A program that brings live fish into classrooms to teach the fundamentals of biology not only helps students learn, but improves their attitudes about science, a new study finds.
The study of nearly 20,000 K-12 students, who raised zebrafish from embryos over the course of a week, found that kids at all grade levels showed significant learning gains. They also responded more positively to statements such as "I know what it's like to be a scientist." The results, to be published by the journal PLOS Biology, suggest that an immersive experience with a living creature can be a particularly successful strategy to engage young people in science, technology, engineering, and math.
Co-author Steven A. Farber is a biologist who is a principal investigator at the Carnegie Institution for Science and a Johns Hopkins University adjunct associate professor in the Department of Biology and in the School of Education. He founded BioEYES in 2002 with co-author Jamie R. Shuda, director of life science education at the University of Pennsylvania and an adjunct associate professor at the Johns Hopkins School of Education. Intended to reach low-income schools with students who are primarily from underrepresented minorities, BioEYES is now a partnership between the Carnegie Institution and Johns Hopkins that has worked with 100,000 students in Baltimore, Philadelphia, and other cities.
During the course, students collect zebrafish embryos and watch them develop from single cells to swimming larvae complete with beating hearts and distinct pigmentation. Elementary students learn about human and fish anatomy, habitats, cells, and DNA. Middle school students identify observable traits of zebrafish offspring, and, in high school, students learn how scientists determine the genetic makeup of parents by studying their offspring. By the end of the week, all students are analyzing data and discussing results like real scientists.
"The kids can't wait for a chance to look at their fish—they're natural scientists," Farber said. "They're so focused on the experiments, it doesn't feel like school."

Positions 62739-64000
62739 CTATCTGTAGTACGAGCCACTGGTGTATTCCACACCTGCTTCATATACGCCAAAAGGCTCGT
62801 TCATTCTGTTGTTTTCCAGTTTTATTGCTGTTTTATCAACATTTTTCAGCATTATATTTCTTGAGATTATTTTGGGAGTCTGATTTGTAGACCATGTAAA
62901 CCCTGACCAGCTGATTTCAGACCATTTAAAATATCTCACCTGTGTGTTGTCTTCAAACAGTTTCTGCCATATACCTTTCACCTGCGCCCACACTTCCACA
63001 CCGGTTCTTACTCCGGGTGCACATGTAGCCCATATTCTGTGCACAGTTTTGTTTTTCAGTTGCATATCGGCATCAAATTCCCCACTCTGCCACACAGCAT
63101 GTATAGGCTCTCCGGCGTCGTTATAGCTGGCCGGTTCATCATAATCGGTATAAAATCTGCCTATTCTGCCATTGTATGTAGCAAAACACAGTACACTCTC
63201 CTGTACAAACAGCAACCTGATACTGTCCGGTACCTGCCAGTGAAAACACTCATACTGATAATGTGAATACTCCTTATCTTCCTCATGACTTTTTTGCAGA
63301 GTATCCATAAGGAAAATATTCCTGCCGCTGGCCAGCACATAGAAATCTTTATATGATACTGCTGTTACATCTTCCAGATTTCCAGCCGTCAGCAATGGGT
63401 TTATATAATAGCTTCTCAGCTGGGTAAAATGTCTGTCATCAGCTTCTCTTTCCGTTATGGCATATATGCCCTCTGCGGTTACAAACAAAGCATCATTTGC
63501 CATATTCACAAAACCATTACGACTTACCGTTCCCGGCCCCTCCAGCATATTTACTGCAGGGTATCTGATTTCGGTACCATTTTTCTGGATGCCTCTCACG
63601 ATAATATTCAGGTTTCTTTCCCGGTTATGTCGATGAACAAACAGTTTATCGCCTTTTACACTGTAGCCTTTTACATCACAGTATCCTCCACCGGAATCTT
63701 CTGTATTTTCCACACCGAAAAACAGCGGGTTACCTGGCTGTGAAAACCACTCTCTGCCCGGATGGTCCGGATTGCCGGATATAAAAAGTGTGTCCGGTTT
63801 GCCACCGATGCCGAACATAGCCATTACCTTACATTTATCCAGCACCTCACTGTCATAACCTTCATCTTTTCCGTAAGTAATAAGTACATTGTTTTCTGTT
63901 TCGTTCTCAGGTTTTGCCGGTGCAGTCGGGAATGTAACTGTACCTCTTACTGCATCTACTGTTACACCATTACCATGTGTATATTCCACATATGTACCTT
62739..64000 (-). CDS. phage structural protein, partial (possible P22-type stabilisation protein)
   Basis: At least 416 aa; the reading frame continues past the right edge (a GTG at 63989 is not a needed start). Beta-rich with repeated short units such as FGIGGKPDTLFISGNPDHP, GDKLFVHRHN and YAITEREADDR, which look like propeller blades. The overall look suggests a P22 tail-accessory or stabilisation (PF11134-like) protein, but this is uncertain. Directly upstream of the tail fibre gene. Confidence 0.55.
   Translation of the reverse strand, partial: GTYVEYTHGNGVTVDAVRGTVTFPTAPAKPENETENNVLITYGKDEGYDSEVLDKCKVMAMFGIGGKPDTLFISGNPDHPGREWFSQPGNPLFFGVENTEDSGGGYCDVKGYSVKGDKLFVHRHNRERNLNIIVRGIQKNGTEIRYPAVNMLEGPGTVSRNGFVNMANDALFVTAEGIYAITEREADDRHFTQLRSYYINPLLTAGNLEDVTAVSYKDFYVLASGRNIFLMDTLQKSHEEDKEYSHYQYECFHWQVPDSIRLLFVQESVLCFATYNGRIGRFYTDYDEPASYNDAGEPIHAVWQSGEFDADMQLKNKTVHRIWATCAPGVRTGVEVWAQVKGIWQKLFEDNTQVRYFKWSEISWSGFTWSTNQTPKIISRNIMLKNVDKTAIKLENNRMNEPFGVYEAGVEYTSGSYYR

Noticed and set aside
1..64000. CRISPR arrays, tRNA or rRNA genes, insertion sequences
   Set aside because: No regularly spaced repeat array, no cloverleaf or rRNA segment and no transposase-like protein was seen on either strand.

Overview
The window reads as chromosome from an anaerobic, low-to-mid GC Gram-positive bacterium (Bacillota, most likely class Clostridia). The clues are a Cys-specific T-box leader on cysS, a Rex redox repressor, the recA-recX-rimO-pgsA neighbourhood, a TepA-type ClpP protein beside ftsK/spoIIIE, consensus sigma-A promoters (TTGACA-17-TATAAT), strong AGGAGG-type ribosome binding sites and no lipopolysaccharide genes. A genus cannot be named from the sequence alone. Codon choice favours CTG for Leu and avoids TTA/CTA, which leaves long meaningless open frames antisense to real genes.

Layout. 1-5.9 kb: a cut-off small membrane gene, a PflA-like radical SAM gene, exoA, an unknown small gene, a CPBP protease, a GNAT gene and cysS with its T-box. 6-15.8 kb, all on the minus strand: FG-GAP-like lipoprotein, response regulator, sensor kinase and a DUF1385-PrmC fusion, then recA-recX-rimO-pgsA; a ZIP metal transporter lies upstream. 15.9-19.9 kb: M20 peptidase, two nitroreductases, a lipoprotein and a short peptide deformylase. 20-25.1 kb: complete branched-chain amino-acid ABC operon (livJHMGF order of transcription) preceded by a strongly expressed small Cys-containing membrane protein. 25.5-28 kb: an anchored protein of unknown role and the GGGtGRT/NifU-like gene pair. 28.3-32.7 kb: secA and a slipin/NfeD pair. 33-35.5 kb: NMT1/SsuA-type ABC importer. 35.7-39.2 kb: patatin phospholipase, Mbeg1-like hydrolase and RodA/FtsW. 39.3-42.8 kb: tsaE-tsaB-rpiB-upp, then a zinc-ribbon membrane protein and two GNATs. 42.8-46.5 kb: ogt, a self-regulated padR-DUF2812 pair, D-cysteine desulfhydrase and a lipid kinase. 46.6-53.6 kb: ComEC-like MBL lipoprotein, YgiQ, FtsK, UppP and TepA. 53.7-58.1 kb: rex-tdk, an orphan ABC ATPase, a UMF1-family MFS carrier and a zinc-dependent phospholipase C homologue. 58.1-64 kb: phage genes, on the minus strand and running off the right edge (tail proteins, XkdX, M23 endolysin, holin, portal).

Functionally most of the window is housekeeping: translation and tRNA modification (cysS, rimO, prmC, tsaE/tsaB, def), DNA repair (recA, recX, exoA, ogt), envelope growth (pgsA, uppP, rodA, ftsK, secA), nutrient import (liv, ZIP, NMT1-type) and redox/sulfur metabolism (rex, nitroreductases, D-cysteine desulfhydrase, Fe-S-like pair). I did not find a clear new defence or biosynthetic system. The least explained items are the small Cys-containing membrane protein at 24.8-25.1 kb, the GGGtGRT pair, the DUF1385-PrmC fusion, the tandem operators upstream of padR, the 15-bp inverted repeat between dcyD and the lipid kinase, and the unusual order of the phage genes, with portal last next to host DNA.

The authors analyzed the performance of 19,463 students who participated in BioEYES from 2010 to 2015. Before and after the program, students were asked knowledge-based questions and questions to assess their attitude about science.
After participating in BioEYES, elementary school students improved their knowledge of scientific concepts covered in the program 48 percent, while middle school scores and high school scores rose 27 percent.
The results suggest students are particularly able to grasp concepts—even complex ones—when they're delivered through an authentic, hands-on experience, the authors say. Farber also says the chance to work with live animals—fish that swim, mate, and grow right before their eyes—focuses children's attention in a way a book lesson can't.
After the program, students were more positive about who scientists are, the importance of science, and the popularity of science. The attitudes of elementary students changed the most, with improvement in six of 11 statements.
The statement that generated the most positive change for all of the students was, "I know what it's like to be a scientist."
"We're showing that BioEYES allows children to imagine themselves as scientists, and that's really important for us," Farber says. "We're changing attitudes and developing a more STEM-literate citizenry."
BioEYES operates in 104 schools in the United States and 25 in Australia. In Baltimore, the program runs in 45 schools (36 of them Baltimore City public schools), reaching more than 4,000 students a year. The program is taught by classroom teachers who train alongside educators from the Carnegie Institution and universities, as well as by "model teachers" who train with BioEYES staff for three years before running the program on their own.
At Baltimore's Thomas Jefferson Elementary Middle, third-grade students who were given male and female zebrafish one day this fall were amazed, just 24 hours later, to see embryos form, and thrilled to observe the growing life forms under a microscope.
"You see a whole different side of them when they're learning something that's real," said Kelley Taylor, their teacher. "I have some bright students in here, and they are definitely making the connection that scientists are changing people's lives."
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